Multiple Myeloma an incurable disease, but I have spent the last 25 years in remission using a blend of conventional oncology and evidence-based nutrition, supplementation, and lifestyle therapies from peer-reviewed studies that your oncologist probably hasn't told you about.
Click the orange button to the right to learn more about what you can start doing today.
First and foremost, everyone reading this post must understand that salvage autologous stem-cell transplantation is an option for “well-selected patients.” Meaning those MM survivors who are have relapsed multiple myeloma yet are healthy enough and strong enough to withstand another round of high-dose chemotherapy (salvage therapy) with all of the short, long-term and late stage side effects that can come with another ASCT.
Having said that, yes, according to the study below, if you have relapsed multiple myeloma, you may want to have a discussion with your oncologist about the possibility of a second ASCT.
Keep in mind that the other study linked below questions the practice of salvage stem cell transplant.
Be sure to ask:
Are you a MM survivor who has relapsed? Are you maximizing evidence-based non-conventional therapies such as anti-MM nutrition, anti-MM supplementation, etc?
To learn more about maximising your MM therapies with both conventional and non-conventional MM therapies scroll down the page, post a question or comment and I will reply to you ASAP.
“Salvage autologous stem-cell transplantation (sASCT) in patients with multiple myeloma (MM) relapsing after a prior autologous stem-cell transplantation leads to increased remission duration and overall survival. We report a comprehensive study on patient-reported outcomes, including quality of life (QoL) and pain in sASCT…
Patients with sASCT with relapsed MM demonstrated a comparative reduction in QoL and greater impact of treatment adverse effects lasting for 6 months and up to 2 years for pain, after which patients who had received sASCT reported better outcomes. Patients who experienced lower adverse effects after sASCT had longer time to progression and overall survival, showing the need to improve symptom management peritransplantation. To our knowledge, this study provides the most comprehensive picture of QoL before and after sASCT in patients with relapsed MM…
Despite advances in novel antimyeloma agents,1–4 the use of a salvage autologous stem-cell transplantation (sASCT) has continued to represent an option in well-selected patients with multiple myeloma (MM) because of the potential for sustained disease control. sASCT was originally supported by retrospective, registry-based, or single-center analyses,5–8 but definitive evidence of its efficacy in terms of significantly improved time to progression (TTP), progression-free survival (PFS), and overall survival (OS) was provided by the UK National Cancer Research Institute Myeloma X trial.9,10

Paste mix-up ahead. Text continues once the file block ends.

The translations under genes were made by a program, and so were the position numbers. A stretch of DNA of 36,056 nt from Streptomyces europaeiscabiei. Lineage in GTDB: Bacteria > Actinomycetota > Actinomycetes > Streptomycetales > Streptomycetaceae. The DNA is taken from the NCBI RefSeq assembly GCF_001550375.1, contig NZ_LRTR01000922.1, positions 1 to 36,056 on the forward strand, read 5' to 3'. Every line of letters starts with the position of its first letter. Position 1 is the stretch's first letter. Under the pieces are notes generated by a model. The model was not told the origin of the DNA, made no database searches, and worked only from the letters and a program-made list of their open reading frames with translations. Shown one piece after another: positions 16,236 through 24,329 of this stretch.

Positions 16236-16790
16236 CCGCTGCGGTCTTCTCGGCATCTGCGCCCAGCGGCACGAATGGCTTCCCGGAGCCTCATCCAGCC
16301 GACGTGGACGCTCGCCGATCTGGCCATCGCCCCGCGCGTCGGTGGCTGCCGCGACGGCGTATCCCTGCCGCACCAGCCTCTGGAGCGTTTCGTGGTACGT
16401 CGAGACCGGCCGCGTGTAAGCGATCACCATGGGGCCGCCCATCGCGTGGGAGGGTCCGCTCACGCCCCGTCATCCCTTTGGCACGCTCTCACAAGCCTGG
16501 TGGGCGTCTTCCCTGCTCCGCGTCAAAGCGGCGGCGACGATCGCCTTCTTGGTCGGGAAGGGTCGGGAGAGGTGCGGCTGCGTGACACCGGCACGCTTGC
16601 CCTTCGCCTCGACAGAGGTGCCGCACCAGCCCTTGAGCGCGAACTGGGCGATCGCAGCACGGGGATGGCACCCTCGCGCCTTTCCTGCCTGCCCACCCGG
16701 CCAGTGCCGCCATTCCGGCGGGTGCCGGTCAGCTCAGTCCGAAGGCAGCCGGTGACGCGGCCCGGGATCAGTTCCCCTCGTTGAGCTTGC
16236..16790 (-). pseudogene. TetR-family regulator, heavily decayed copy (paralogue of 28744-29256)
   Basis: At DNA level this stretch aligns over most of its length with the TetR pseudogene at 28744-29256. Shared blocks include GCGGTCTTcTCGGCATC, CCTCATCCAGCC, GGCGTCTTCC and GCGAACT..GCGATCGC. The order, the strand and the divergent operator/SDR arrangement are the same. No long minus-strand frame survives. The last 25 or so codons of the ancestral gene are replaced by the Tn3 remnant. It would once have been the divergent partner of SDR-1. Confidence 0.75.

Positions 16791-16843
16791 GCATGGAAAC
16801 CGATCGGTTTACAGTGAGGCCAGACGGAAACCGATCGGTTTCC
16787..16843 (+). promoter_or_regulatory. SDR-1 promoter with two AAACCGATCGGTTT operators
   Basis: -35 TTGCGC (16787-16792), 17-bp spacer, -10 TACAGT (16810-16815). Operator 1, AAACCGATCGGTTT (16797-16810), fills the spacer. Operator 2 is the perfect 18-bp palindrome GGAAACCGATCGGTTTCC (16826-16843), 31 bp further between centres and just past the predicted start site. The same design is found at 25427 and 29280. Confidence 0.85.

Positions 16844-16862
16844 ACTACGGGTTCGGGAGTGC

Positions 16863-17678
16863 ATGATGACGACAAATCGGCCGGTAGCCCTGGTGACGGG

With improving survival, MM is being experienced by an increasing proportion of patients as a chronic illness.11,12 However, even myeloma in remission may be associated with many symptoms, which often arise as a consequence of myeloma itself, its treatment, and interactions with comorbid conditions accompanying aging.
A cumulative burden of symptoms and treatment adverse effects, including various forms of pain, all affect health-related quality of life (QoL).13,14 There has been growing interest in the methodology of evaluating patient-reported outcomes (PROs) to measure the impact of both novel agents and autologous stem-cell transplantation (ASCT) on QoL in patients with MM.15–18 Studies have also reported on PROs in larger cohorts of patients undergoing ASCT and allogeneic transplantations for other conditions and in older populations.19–23 However, few studies have examined the years after transplantation that patients with MM can now expect to survive.
A secondary aim of Myeloma X was to evaluate the impact of sASCT compared with nontransplantation consolidation (NTC) with oral cyclophosphamide once per week on PROs relating to QoL and pain at first relapse after a prior ASCT and after reinduction chemotherapy. The hypothesis was that ASCT was expected to be superior to NTC in terms of TTP. Therefore, ASCT-related toxicity in the short term and its potential impact on QoL, as well as patients’ long-term QoL, were of interest. Furthermore, we sought to evaluate the association of QoL at random assignment with subsequent clinical outcomes and to identify patient subgroups that may gain most QoL benefit from sASCT…”
“Collecting and storing extra stem cells on the off chance that a patient with multiple myeloma will need a salvage autologous stem cell transplant may not be worth the money or effort, investigators say…
Get them while they’re fresh
The rationale for collecting and storing extra cells is the risk that mobilization will fail in the future following prolonged maintenance with immunomodulatory agents such as lenalidomide (), and the risk for genetic or epigenetic damage to cells from high-dose melphalan used in transplant-conditioning regimens…
“However, there are potential issues with early mobilization and storage, including cost, resources, apheresis scheduling, uncertainty of cell viability, and liability. There’s also risk of side effects with filgrastim and plerixafor use [for mobilization],”…